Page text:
Tuesday, August 5, 2008

A Community Wedding

A single wedding is a significant occasion in the life of a couple, but the wedding of 153 couples at once is nothing short of a societal shift!  On Saturday I witnessed such an occasion as our Batwa friends took a step toward reclaiming their tradition and stabilizing their community life.

We arrived, driving under a flowered garland arch, to the square government building.  We were greeted by singing and dancing, as if we were the honored guests!  But we have grown fond of their joyful hospitality, so we sway with their songs, stomping feet and whistles.  But then we want to move into the building and see what is afoot.  We enter the large room and find all 153 couples crammed in this room, moving two by two as they processed forward to sign their official marriage documents.  After the signing and fingerprinting (part of the Burundian civil process of documentation) comes the picture taking.  And so everyone wants to have their picture taken with the President.  (President Nkurunziza is framed, set on a chair draped with the Burundian flag, this is the backdrop of choice!)
You might notice that the brides are in bright clothes - gifts from our friends in Texas!  Each bride received a fabric for the ceremony, but she will use this as a skirt for years to come.      
Another interesting thing to note is that 100 of the couples were already living together, already with children.  Some are pregnant, many had their babies strapped to their back!  There were even a few grandmothers who were, for the day, blushing brides!
The reality is that as the Batwa people were forced from their land, many of their traditions eroded under the harsh conditions of poverty and discrimination.  Marriage was one.  So coupes would marry at night, in the dark, avoiding any community accountability.  This left women extremely vulnerable.  They would often be thrown out with no recourse, no proof of their union and now way to be protected.  Some men would take multiple wives, neglecting previous wives.  Often families would have open animosity toward one another due to the way their daughters or sisters were treated by other men.  This began to ripe the fabric of the community.  There was no family stability, no communal accountability, no provision for women if they were turned out.  That is why this massive marriage ceremony was so important in the life of this community.  This is a way to mend the fabric of this community, to bring some healing to families and some protection for women.  Making it official before the local Governor and even the President (who sent his representatives) gives them standing in the community.  But this ceremony before God and their community was even more important for a shift in this Batwa society.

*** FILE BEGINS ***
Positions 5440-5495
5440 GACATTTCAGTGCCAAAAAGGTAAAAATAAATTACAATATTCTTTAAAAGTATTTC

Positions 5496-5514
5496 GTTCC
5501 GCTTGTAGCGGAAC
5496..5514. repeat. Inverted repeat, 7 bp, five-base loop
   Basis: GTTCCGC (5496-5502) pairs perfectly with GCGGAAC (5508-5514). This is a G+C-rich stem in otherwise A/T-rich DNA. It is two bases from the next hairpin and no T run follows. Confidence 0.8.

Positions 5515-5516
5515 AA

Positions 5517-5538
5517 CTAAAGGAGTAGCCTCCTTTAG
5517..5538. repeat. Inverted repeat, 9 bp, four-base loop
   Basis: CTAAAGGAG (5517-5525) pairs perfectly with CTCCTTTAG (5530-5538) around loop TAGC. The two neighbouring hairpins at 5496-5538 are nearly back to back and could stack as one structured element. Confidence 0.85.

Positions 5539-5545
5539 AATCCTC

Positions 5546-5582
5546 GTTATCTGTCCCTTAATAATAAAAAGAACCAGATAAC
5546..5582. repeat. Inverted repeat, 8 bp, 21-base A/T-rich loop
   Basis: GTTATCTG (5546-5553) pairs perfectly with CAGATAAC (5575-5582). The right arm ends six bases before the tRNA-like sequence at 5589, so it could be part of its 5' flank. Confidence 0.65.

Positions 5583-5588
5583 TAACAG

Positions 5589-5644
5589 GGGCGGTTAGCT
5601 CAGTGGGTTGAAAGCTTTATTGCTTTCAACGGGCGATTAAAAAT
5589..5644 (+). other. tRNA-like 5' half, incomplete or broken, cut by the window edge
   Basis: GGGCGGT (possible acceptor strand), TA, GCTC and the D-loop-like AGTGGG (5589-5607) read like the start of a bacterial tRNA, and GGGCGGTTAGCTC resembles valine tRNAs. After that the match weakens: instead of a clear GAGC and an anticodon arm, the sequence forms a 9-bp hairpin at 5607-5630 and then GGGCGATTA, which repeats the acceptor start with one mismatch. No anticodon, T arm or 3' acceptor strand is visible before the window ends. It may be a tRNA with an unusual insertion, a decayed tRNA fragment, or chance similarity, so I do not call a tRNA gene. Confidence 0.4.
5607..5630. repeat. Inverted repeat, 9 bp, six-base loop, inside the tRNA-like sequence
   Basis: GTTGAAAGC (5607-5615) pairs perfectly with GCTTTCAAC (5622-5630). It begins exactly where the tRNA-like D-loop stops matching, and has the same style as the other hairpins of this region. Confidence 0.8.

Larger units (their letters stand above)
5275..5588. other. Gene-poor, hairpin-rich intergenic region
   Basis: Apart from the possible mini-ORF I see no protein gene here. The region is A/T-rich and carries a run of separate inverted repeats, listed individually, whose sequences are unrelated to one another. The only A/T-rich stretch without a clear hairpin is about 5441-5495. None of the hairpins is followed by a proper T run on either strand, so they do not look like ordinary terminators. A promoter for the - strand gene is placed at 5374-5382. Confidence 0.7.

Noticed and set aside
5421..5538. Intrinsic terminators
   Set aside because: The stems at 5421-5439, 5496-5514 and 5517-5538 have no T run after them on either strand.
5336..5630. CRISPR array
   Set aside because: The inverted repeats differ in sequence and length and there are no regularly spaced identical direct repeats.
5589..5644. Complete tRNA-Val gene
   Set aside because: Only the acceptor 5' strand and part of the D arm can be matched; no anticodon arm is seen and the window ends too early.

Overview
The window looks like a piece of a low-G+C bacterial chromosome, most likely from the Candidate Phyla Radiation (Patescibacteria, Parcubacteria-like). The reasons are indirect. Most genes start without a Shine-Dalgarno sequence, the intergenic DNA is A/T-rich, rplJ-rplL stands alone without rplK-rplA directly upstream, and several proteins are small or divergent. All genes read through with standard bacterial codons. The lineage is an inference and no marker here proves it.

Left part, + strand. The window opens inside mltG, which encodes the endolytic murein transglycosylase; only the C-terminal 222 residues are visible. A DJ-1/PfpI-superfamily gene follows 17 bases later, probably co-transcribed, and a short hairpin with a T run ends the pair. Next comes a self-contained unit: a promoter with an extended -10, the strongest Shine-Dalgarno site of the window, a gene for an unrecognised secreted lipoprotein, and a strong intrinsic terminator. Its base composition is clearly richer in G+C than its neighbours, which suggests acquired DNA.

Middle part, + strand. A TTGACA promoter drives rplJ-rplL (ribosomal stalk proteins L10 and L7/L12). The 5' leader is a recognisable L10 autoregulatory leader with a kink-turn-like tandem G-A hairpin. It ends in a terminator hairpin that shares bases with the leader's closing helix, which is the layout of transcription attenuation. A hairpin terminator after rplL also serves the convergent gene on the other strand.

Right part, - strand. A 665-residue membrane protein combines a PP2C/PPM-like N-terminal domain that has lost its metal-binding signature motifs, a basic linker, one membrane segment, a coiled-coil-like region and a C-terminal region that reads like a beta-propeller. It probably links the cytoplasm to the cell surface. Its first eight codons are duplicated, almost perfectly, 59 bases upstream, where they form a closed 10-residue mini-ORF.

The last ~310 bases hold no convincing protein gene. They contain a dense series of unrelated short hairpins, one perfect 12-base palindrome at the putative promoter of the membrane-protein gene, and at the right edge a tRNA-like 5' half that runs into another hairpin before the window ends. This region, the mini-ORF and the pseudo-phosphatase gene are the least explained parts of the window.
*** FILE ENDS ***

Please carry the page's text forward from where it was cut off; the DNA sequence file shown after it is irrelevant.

This signals a shift in how they see family, how they want to treat one another, how they will relate with one another.  I hope that the children present will begin to reclaim their marriage tradition, and that they will begin to see family life in a new way.  I pray that these women will be well treated by their husbands, and now protected if the worst happens.  I hope the Batwa community is being mended in ways that matter, ways that will make them stronger.
Note:  Here is Claude surrounded by the Batwa couples.  He offered a wonderful encouragement to the couples about love that is faithful, kind and sacrifices for the other. 
When he pointed me out as his wife, the couples in the back stood up to see me.  I guess a muzungu wife is still a novelty!  These friends wanted us in their wedding pictures... which made us all laugh.  But I guess that is something distinctive, having white guests at your wedding.  Glad we could oblige... maybe it was our small way of participating in this amazing day!  Congratulations to all the happy couples!

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